But when we finally sat down last night for our half-hour of decompression before bed, Gabby seemed agitated. She was miffed that I left her favorite pillow in Atlanta while on a road trip with our son. She complained that I was hogging too much room on the couch. She even made a comment about the inconsistency of my toenail management regimen.
Has she been paying attention? I thought. I am pretty amazing over here. A virtual Shakespeare of love languages. But she’s harping on how a wayward toenail cut her ankle in the middle of the night?
I was concerned about me and how I wasn’t getting my Words of Affirmation.
Then she said, “And could you please copy me on emails about the book and about the business? This is a team effort, you know.”
And that’s when it hit me. I had neglected the Sixth Love Language. The one upon which the others are built.
The Language of Inclusion.
Over the past several weeks, I had been immersed in the language of “Me.” Doing things by myself and for myself. Building contacts. Meeting new people. Finding new exciting opportunities.
But I’ve been rowing alone. With one oar. Moving forward, but traveling in circles. Forgetting that Gabby is the one who introduced me to a lot of these people. She's one who gave me the ideas. It's like she baked the cake, but I got to eat it.
The whole thing.
I suspect we’re not alone. When schedules get busy and kids pull us in different directions with soccer and Girl Scouts and basketball practice, it is necessary to divide and conquer. When this happens, husband and wife experience both challenges and triumphs separately. And we communicate between interruptions using only five-second sound bytes. If this becomes the norm, it’s only a matter of time before “our life” gradually becomes “our lives.” Lived apart in the same house.
John Gottman, Professor Emeritus at the University of Washington, has studied marital satisfaction for the past 35 years. Through his research, he is able to predict which couples will stay married or get divorced with roughly 90% accuracy. By reading his stuff, I have learned two things.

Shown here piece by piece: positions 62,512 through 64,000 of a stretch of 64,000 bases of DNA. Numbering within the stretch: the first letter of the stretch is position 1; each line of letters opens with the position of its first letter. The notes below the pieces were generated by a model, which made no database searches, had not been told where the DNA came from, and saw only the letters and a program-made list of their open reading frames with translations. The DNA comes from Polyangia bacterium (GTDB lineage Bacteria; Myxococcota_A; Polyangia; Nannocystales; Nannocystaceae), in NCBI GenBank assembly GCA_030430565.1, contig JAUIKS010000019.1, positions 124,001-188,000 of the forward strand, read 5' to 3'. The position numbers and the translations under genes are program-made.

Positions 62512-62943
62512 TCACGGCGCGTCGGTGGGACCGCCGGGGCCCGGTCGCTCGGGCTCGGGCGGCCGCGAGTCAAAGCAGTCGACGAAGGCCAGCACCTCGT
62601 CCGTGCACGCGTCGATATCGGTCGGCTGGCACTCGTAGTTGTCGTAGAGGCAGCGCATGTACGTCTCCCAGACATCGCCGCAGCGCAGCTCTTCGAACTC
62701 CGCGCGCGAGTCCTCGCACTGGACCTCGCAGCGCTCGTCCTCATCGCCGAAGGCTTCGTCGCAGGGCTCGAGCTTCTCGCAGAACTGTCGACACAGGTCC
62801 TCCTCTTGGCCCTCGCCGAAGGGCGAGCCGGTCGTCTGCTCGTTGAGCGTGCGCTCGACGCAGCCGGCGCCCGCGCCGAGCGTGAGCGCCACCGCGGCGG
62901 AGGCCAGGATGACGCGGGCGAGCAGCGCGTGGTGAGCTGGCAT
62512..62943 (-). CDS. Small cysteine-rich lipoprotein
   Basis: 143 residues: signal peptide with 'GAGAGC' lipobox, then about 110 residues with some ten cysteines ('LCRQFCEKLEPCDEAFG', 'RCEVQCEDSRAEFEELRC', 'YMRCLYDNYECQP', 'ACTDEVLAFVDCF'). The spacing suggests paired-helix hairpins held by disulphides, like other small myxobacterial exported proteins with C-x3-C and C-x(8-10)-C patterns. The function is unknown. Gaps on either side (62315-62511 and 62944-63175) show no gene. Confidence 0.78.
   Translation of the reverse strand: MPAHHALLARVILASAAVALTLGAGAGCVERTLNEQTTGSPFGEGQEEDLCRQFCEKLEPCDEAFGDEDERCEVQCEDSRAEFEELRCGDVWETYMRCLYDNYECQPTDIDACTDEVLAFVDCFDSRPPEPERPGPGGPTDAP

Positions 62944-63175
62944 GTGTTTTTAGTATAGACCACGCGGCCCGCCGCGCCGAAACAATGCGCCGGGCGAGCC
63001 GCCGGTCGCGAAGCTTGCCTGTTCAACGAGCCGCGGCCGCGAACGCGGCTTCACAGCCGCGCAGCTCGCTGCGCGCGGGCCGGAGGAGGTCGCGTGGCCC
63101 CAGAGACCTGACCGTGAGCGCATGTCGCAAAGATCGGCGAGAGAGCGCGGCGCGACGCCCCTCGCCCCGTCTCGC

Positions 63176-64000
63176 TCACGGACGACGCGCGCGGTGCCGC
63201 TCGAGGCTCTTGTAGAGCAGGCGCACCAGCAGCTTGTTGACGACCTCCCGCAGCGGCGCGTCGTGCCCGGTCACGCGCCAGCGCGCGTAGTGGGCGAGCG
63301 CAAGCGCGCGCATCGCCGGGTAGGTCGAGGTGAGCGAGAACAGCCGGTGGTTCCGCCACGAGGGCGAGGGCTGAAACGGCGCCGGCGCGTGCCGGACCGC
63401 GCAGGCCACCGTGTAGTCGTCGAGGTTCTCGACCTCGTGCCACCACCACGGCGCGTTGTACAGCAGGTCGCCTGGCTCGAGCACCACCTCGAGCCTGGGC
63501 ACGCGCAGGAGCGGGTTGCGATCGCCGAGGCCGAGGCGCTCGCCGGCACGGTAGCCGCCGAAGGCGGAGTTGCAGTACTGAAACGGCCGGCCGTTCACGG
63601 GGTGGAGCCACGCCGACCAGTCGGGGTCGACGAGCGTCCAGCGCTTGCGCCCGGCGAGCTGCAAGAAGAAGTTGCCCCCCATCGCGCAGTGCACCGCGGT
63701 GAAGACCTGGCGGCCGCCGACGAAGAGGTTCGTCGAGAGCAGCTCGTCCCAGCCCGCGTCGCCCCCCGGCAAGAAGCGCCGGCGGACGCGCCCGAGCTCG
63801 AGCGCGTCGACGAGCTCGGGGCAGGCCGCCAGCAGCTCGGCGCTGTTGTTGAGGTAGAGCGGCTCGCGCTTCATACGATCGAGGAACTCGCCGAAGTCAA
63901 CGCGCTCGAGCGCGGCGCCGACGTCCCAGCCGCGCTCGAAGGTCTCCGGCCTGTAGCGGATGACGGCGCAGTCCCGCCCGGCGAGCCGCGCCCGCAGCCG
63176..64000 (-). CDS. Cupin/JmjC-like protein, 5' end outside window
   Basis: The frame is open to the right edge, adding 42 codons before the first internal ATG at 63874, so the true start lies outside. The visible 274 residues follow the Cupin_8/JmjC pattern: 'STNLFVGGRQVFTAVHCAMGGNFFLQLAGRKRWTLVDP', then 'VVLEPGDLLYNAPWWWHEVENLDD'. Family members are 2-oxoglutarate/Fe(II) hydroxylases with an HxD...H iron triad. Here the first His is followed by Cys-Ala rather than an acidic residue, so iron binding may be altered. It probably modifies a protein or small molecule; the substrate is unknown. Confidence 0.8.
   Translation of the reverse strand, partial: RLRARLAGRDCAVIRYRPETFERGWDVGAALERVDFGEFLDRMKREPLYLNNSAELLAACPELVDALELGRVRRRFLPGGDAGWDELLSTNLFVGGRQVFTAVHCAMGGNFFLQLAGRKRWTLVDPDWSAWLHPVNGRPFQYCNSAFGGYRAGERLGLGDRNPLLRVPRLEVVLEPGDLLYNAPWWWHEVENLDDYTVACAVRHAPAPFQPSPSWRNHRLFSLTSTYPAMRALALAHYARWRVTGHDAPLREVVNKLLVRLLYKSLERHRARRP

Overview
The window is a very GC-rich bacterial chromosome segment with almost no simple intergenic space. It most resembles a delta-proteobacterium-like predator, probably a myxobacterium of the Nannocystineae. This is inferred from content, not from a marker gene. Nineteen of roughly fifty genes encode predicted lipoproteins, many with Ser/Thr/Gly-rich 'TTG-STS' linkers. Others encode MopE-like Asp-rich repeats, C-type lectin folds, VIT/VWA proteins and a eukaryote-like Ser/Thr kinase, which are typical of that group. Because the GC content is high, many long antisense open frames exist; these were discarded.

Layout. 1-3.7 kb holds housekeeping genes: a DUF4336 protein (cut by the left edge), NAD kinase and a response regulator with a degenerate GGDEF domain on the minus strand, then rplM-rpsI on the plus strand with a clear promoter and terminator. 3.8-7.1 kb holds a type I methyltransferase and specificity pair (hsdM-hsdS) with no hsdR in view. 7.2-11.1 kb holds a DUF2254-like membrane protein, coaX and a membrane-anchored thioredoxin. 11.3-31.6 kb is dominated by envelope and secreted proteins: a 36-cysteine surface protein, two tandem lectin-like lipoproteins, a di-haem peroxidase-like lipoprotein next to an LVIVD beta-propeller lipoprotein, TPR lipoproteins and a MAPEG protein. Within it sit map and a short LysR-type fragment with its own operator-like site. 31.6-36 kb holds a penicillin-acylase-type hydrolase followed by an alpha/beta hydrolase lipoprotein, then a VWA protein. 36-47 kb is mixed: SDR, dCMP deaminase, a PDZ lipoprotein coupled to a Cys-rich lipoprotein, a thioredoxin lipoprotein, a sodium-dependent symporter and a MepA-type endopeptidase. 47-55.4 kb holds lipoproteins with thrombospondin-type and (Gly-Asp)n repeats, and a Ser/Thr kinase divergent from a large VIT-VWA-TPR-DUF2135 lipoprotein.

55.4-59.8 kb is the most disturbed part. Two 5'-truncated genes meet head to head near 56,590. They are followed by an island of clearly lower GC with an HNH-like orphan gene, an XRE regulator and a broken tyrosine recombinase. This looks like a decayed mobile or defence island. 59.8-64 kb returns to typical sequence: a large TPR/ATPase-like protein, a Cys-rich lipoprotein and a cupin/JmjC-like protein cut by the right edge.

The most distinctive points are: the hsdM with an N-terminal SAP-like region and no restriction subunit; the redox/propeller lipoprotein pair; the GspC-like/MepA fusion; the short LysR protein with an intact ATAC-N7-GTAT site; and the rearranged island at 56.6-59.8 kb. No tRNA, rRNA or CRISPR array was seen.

First, never invite him on a double date. He’s a total buzz kill.
Second, if you want your marriage to work, it has to be built on the Language of Inclusion.
In his work with thousands of couples, Gottman found that satisfied couples have the ability to talk through even the most challenging issues with mutual respect, valuing their relationship over their own positions. And he asserts that we can’t achieve this level of respect by staying apart. We have to share day-to-day events and respond with enthusiasm. We have to develop an understanding of our spouse’s worries, hopes and dreams. We have to make decisions in partnership. And most of all, we have to be working toward the same goal, developing a shared sense of meaning in our lives. Rowing in the same direction.
And no amount of floor scrubbing or gift-giving can do that.
No. It takes commitment. Talking through tired eyes when everyone has gone off to bed. Staying curious in the midst of everyday routine. Finding new questions for which you don’t already know the answer.
Living the Language of Inclusion.